Pet Ownership Linked to Better Mental Health Outcomes in Adults with Autism

November 14, 2022

New Research Shows Pets Help Manage Mood and Socializing for Those on the Spectrum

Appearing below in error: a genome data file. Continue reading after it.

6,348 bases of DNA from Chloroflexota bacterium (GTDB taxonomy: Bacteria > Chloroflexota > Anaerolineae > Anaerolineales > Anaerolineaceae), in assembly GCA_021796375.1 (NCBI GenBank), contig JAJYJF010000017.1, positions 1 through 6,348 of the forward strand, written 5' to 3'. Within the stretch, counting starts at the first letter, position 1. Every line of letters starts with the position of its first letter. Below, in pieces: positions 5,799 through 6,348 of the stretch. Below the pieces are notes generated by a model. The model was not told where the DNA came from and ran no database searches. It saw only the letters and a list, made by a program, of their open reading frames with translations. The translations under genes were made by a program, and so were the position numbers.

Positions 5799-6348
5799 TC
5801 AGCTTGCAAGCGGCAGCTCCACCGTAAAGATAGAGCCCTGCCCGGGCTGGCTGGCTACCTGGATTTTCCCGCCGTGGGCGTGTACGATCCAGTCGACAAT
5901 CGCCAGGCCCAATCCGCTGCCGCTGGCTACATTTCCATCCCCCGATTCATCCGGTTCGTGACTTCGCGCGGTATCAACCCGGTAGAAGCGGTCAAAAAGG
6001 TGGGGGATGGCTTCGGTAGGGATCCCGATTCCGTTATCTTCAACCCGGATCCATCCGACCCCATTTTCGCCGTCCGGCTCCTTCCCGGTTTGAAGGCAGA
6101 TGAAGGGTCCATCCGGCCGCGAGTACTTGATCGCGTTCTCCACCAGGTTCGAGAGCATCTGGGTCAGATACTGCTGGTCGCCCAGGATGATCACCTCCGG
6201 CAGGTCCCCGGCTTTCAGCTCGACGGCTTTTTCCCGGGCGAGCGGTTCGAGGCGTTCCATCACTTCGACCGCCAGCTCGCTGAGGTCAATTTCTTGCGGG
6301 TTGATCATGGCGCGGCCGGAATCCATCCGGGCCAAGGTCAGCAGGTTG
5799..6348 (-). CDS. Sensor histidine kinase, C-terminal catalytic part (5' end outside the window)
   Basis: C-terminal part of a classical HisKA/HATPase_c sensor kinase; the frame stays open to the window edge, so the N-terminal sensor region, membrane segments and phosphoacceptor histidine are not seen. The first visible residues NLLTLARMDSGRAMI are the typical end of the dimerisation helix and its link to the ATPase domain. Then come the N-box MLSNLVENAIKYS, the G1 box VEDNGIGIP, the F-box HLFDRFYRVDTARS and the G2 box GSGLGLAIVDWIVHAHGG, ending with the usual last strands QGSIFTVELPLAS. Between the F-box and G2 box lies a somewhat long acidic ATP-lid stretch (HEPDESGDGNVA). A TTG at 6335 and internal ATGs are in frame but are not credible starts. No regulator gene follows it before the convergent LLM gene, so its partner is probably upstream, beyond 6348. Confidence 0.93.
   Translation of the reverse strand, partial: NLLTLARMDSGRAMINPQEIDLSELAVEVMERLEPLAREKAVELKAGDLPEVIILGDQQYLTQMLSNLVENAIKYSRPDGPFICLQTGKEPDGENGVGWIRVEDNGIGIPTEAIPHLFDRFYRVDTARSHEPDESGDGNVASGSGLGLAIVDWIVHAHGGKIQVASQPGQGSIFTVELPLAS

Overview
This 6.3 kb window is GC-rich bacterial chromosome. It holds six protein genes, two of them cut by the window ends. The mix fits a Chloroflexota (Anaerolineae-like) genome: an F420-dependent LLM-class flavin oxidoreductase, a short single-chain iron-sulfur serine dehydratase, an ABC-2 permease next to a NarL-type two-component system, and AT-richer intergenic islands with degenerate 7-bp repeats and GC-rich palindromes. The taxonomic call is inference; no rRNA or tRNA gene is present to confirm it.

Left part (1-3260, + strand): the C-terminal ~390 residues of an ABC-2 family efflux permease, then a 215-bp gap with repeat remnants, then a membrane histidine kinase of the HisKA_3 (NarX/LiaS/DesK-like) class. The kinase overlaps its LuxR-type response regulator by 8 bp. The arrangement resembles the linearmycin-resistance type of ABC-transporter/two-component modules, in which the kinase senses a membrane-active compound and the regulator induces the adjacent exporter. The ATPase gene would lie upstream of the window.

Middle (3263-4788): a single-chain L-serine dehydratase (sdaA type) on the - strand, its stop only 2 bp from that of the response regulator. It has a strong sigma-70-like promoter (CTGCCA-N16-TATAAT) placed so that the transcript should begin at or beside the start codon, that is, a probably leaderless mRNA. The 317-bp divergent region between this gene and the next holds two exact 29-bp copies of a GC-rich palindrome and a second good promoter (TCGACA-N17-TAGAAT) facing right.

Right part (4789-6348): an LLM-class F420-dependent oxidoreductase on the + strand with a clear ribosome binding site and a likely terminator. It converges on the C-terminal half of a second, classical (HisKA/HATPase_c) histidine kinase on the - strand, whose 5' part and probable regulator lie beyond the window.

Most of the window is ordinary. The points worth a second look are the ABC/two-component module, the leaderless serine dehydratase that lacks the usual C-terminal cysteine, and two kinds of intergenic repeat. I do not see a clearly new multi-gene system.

British researchers have recently released a mixed-methods study investigating companion animal attachment for adults with autism. This research involved 735 adults, 326 of whom had autism. Study participants completed questionnaires that evaluated their social behaviors, autistic traits, and other factors. Pet owner participants also answered several questions regarding their companion animal. Additionally, these participants were assessed on their attachment level to their pet and how much they attributed human characteristics to them. After analyzing the data, the authors found that pet ownership leads to better mental health outcomes, a higher quality of life, and less anxiety for adults on the spectrum. Surprisingly, these benefits occurred no matter which type of companion animal the adult had. Dogs, cats, rats, and even fish all had similar effects. Individuals with autism were more likely to have an animal other than a dog. They were also more likely to substitute their pet for a person or attribute human characteristics to the animal. Further into the research, the authors conducted more extensive interviews with 16 autistic pet owners. Interestingly, these owners reported that their pet motivated them to be more active and helped them deal with stress. They also said they felt safer and more natural socializing with others when their pet was around. One study participant stated, “All the situations that make people with autism uncomfortable don’t exist with animals, they’re gone. No awkward conversation, no unpredictable events, and it’s an easy environment.” On a sad note, the study identified many barriers to pet ownership for adults on the spectrum. These include housing limitations, cost, and the ability to care for an animal. The authors hope these constraints can be overcome since many of the study’s participants experienced huge breakthroughs from pet ownership that even helped them break out of unhealthy routines. Ultimately, the authors say their main finding is that despite worries that individuals with autism can’t look after animals, they are more than capable of doing so and realize tremendous benefits from the experience. 

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